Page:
I apologize that I’ll bring out an old problem “Blanchard Kahn conditions are not satisfied: indeterminacy due to rank failure”, but i still not sure how to fix the attached code after reading the forum archives.

The rank is deficient. Since the model has an unit root, the “model_diagnostics(M_,options_,oo_)” always detects collinearity.

I haven’t found a problem for the bond stocks. I’ll keep an eye on it.

I find the BK condition and rank condition are very sensitive to the value of phi_T and z in the .mod file I posted. The large phi_T and z will lead to both BK and rank failure. Small phi_T and z will lead to BK ok but rank failure.

I wonder if it’s possible to write down the matrix by hand and look at how the coefficients are related to the rank deficiency. If so, do you have any materials about how to write down the matrix? The original paper by BK? Thanks!

This suggests that there is a fundamental modeling problem present. It seems (at least) two of the variables in your model are only jointly determined, but not separately. You need to find out which ones. Are you for example sure that consumption of the two agents is uniquely determined in your setup? It could be that the aggregate movements of the variables are unique, but not their split.

That is usually impractical, because the mapping from these matrices back to the model economics are intractable.

[quote=“jpfeifer”]1. This suggests that there is a fundamental modeling problem present. It seems (at least) two of the variables in your model are only jointly determined, but not separately. You need to find out which ones. Are you for example sure that consumption of the two agents is uniquely determined in your setup? It could be that the aggregate movements of the variables are unique, but not their split.

That is usually impractical, because the mapping from these matrices back to the model economics are intractable.[/quote]

I think that consumption variables are pinned down, at least in the steady state. I’ve assigned the C_ratio between the two agents’ consumption in steady state, and the Y_ss is fixed and unrelated to the C_ratio. This will pin down the steady state consumption and labor (because of the real wage decision) for each type.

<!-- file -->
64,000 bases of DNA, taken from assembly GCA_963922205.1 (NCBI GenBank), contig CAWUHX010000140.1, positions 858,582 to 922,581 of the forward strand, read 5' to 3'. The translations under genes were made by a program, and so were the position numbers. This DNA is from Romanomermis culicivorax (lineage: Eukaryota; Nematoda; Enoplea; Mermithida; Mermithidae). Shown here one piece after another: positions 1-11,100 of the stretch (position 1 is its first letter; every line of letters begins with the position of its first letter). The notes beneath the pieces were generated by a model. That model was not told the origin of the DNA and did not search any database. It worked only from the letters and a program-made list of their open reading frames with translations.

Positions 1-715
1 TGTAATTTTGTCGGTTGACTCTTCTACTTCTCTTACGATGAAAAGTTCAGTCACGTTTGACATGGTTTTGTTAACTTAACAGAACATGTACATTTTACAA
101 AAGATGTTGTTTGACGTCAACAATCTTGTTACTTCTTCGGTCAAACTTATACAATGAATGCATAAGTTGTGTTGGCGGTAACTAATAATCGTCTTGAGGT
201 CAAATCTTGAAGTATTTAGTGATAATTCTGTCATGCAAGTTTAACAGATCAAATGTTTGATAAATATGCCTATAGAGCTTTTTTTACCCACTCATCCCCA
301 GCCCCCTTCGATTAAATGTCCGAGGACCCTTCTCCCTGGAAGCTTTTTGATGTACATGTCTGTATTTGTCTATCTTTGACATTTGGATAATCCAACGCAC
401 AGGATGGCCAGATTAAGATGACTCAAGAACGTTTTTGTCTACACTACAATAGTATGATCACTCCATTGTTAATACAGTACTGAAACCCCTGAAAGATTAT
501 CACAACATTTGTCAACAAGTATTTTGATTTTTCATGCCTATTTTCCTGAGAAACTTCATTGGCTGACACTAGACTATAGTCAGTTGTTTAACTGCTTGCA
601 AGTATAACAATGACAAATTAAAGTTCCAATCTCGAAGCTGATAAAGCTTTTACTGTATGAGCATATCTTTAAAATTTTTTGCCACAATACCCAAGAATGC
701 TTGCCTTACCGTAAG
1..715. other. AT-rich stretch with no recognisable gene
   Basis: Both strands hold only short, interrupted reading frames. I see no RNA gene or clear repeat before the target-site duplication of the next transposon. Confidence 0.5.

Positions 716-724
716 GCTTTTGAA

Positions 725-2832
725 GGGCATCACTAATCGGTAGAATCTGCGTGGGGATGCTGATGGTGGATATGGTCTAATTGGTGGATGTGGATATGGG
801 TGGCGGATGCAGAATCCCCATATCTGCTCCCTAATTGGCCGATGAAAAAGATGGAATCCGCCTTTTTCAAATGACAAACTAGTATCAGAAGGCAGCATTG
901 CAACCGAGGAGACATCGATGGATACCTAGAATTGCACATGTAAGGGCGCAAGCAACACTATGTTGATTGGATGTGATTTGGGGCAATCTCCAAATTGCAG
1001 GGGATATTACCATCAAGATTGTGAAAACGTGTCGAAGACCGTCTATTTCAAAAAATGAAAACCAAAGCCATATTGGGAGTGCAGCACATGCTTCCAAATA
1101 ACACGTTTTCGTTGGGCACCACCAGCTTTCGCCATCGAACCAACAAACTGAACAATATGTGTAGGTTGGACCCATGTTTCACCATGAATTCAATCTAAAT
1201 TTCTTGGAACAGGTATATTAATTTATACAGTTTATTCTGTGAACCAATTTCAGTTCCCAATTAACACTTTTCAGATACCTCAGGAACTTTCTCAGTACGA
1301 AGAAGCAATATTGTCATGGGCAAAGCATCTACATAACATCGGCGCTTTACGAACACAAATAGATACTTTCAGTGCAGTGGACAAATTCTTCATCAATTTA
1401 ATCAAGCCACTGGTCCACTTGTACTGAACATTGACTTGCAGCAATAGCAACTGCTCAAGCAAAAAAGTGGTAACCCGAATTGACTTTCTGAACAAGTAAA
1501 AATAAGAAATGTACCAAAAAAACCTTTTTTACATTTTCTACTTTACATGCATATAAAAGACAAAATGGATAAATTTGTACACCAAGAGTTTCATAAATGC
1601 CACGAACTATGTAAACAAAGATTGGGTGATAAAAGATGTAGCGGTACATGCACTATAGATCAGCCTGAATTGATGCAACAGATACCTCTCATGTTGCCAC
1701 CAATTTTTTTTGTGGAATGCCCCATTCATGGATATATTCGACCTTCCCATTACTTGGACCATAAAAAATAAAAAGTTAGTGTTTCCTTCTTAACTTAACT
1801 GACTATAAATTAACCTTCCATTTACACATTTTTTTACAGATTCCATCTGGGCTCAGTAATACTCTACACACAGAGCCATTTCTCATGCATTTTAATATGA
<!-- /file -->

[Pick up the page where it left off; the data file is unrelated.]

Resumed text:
A separate question. If I cannot calibrate the model, will it work that I give the prior of some parameters and estimate the model? Is the calibration success necessary for the success of Bayesian estimation of the linearized model?

[quote=“jpfeifer”]1. This suggests that there is a fundamental modeling problem present. It seems (at least) two of the variables in your model are only jointly determined, but not separately. You need to find out which ones. Are you for example sure that consumption of the two agents is uniquely determined in your setup? It could be that the aggregate movements of the variables are unique, but not their split.

That is usually impractical, because the mapping from these matrices back to the model economics are intractable.[/quote]

I think that consumption variables are pinned down, at least in the steady state. I’ve assigned the C_ratio between the two agents’ consumption in steady state, and the Y_ss is fixed and unrelated to the C_ratio. This will pin down the steady state consumption and labor (because of the real wage decision) for each type. If the spilt is undetermined, then the steady states will be undetermined. Not sure this argument is reasonable or not.

A separate question. If I cannot calibrate the model, will it work that I give the prior of some parameters and estimate the model? Is the calibration success necessary for the success of Bayesian estimation of the linearized model?

Indeterminacy is not about the steady state, but about the dynamics around this steady state. Having C determined in steady state is necessary but not sufficient.

If you are not able to find a calibrated version of the model that works, estimation will typically not work as well as it introduces additional complications.

[quote=“jpfeifer”]1. Indeterminacy is not about the steady state, but about the dynamics around this steady state. Having C determined in steady state is necessary but not sufficient.
2. If you are not able to find a calibrated version of the model that works, estimation will typically not work as well as it introduces additional complications.[/quote]

1.The .mod attached in previous posts is wrong because I assigned the ratio of each type’s steady state consumption instead of calibration. I recalculate the equations. I find that the steady state of each type’s consumption isn’t determined, nor are the dynamics. Furthermore, the indeterminacy holds for any parameterization. I need to rewrite the model.

Actually, I was wrong as well. Having determinacy of the steady state is not required. In case of a unit root, the steady state will not be unique, but you can get unique dynamics around any steady state you pick.

Sorry, I’m confused with "In case of a unit root, the steady state will not be unique, but you can get unique dynamics around any steady state you pick."
Does it mean that the mod file attached in the first post is workable if I pin down a steady state?

No, not necessarily. All I was saying is that there are cases where due to a unit root, you need to select one of the infinitely many steady states and then dynamics around this steady state will be determinate. But there can be cases where that is not true. There is indeterminacy in both the steady state and the dynamics. Your problem seems to fall into the latter category (but I am not 100% sure).